How Nurses Can Care for Immigrants in Need
Immigration continues to be a hot-button issue across America and most of the world. Violence and corruption force families and individuals to flee their homes and move to a neighboring country. Assault, abuse, dehydration, sun stroke, and starvation are among the threats encountered on the journey. When they arrive at a border, they are in dire need of emotional and physical care. The immigrant population's hardship and vulnerability present tremendous challenges for the nurses and healthcare providers caring for them.
Standing Up to Racism and Patient Bias
Fear of undocumented immigrants has been spread throughout the U.S. and many Western nations. The rise of racist and bigoted rhetoric has created uneasiness deep within healthcare systems. The reality is that some nurses and clinicians may not view these individuals as legitimate patients, and the quality of care they receive may suffer as a result. This disparity in care will strain patient-nurse and patient-provider relationships and can not be tolerated.
If a nurse hears their peers or patients using offensive or abusive language, the right choice is to speak up and stop the words and sentiment from continuing. That said, some may be hesitant to stand up to their peers in these kinds of situations. They may fear being reprimanded or punished for embarrassing peers or challenging a supervisor’s authority. If a nurse feels uncomfortable speaking up in the moment, they can report the abuse to another supervisor or file a complaint with the board of nursing.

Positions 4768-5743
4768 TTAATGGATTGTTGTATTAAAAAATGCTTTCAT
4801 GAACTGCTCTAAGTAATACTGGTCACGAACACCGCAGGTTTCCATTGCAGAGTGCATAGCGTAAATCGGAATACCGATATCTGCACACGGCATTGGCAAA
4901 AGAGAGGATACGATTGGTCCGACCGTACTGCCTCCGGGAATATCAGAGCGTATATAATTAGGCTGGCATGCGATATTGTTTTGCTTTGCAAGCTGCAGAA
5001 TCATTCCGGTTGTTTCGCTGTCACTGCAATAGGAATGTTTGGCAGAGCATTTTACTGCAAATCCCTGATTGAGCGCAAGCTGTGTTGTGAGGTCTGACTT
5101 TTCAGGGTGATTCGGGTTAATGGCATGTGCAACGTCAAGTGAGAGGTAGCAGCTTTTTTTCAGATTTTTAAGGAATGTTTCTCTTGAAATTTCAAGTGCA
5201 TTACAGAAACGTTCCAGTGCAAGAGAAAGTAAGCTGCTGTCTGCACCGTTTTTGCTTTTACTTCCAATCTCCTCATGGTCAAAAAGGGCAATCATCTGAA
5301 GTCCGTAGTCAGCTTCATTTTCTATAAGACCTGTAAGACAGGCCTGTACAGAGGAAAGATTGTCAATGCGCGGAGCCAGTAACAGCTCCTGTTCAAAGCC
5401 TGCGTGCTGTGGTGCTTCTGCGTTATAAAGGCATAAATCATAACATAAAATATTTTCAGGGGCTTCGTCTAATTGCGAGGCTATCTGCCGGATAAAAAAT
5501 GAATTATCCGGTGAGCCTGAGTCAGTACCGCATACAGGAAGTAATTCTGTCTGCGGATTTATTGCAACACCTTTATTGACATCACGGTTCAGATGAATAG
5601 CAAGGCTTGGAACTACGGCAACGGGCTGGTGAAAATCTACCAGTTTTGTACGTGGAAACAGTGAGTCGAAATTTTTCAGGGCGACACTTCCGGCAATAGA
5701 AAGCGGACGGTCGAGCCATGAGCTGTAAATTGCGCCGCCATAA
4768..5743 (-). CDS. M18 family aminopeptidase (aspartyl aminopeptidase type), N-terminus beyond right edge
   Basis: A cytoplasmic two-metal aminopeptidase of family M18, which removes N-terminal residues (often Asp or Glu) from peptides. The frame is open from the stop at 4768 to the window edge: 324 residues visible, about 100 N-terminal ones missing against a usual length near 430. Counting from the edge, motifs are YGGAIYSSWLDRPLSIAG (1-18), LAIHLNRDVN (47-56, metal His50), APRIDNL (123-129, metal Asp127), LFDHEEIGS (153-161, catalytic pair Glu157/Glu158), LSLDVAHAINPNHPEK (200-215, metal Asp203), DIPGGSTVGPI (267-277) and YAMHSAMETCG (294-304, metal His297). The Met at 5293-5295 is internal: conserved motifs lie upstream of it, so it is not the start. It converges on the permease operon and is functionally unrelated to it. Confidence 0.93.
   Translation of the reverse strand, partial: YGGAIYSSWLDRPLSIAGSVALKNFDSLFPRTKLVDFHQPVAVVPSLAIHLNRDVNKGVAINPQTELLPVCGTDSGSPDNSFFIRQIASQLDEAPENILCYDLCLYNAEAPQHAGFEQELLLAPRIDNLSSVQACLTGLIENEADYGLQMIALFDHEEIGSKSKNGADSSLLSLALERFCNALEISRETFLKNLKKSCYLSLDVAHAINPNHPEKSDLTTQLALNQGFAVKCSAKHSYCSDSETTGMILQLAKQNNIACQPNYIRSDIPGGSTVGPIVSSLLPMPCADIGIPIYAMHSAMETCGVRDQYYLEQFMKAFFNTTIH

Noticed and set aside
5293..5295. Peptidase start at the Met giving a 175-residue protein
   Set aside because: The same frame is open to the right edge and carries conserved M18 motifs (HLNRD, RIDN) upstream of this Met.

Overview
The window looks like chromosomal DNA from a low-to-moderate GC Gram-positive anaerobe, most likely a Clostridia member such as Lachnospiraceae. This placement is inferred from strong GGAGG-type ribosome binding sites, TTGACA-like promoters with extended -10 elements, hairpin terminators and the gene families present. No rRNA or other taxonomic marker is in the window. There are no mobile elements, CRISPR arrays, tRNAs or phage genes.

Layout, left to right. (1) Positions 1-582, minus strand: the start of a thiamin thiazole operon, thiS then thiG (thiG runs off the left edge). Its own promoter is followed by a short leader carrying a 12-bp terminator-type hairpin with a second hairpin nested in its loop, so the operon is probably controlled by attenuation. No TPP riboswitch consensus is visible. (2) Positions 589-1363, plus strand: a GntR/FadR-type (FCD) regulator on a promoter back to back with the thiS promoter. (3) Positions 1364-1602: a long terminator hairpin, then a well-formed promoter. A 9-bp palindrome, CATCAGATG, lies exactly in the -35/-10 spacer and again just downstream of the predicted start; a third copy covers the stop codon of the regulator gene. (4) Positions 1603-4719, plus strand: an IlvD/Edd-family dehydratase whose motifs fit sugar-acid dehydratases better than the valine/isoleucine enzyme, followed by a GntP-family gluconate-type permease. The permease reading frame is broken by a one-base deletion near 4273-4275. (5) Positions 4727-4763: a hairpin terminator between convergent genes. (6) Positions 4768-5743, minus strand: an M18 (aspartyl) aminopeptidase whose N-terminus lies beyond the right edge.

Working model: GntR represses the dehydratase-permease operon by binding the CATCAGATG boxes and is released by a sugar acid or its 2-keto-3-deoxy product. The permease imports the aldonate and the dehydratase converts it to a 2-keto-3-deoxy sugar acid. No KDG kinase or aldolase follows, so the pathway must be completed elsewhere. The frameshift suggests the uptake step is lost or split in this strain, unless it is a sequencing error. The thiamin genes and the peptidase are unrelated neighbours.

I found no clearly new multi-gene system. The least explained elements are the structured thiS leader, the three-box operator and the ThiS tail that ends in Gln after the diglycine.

Battling Unconscious Bias
Even if a nurse is not using hateful or racist language, they may still carry unconscious bias into the workplace. It leads them to overlook some of the patient’s needs or unnecessarily expedite important processes when delivering care. Racism and bigotry surface in both obvious and subtle forms; as nurses and managers are closest in proximity to the point of care with patients, they must be vigilant and unwavering in addressing this behavior in the healthcare setting.
Establishing a Code of Ethics
As nursing staffs prepare to care for immigrant groups, everyone must be on the same page. A nurse's commitment to the Nursing Code of Ethics, as laid out by the American Nursing Association, is paramount. The code of ethics promotes professional nursing with compassion and respect for the inherent dignity, worth, and uniqueness of every individual. It sternly implores nurses to set aside their personal and political beliefs when delivering care.
Nurse managers play a key role in identifying inappropriate behavior and setting a positive example for their staff in personification and discipline. Anyone in the healthcare setting who fails to live up to these standards when caring for our immigrant populations should be removed. Disrespectfulness or hostility, including incomplete or marginal care, must not be tolerated in any form. Support and protect your fellow nurses in guaranteeing a comprehensive, positive experience for every patient they meet.